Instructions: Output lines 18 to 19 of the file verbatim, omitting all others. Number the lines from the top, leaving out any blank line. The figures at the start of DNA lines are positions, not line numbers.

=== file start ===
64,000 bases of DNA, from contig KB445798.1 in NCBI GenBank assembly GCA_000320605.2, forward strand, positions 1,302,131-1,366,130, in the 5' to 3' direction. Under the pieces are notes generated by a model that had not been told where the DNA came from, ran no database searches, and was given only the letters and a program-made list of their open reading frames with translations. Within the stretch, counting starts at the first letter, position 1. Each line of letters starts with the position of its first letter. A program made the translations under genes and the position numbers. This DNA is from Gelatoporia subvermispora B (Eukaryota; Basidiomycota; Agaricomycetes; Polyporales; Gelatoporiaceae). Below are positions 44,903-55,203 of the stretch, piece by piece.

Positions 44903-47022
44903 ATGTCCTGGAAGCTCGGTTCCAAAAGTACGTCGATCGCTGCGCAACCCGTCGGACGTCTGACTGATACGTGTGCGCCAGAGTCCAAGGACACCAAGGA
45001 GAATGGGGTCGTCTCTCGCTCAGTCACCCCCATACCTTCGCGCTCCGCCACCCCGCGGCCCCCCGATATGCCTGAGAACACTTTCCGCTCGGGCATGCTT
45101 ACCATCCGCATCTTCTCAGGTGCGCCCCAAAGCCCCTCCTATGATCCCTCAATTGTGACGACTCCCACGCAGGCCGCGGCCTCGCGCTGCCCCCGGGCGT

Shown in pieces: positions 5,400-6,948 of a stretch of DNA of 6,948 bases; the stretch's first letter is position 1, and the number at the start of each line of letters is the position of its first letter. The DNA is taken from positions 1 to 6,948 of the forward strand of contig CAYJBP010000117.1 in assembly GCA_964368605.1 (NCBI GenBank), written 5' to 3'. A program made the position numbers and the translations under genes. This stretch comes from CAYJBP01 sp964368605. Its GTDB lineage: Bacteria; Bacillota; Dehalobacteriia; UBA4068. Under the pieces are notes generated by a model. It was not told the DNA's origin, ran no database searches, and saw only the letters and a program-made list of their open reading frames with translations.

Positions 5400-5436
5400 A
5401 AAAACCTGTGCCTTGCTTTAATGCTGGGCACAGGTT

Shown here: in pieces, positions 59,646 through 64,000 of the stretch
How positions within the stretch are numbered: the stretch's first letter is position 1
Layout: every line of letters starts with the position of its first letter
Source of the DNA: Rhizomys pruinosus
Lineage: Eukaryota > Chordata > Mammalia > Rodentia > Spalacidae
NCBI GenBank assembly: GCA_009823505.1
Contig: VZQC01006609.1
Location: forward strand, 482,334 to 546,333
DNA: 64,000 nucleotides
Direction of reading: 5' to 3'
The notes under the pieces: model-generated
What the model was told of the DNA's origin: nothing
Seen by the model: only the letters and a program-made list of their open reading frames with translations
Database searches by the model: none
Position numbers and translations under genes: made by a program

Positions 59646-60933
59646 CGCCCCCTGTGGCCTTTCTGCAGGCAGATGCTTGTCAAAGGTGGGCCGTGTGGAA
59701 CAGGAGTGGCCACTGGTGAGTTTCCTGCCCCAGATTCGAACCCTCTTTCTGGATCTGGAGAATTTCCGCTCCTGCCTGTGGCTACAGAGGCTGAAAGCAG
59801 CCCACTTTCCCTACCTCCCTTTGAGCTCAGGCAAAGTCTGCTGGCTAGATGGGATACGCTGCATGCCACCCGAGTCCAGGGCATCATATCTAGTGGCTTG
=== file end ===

DNA: 64,000 nucleotides
Direction of reading: 5' to 3'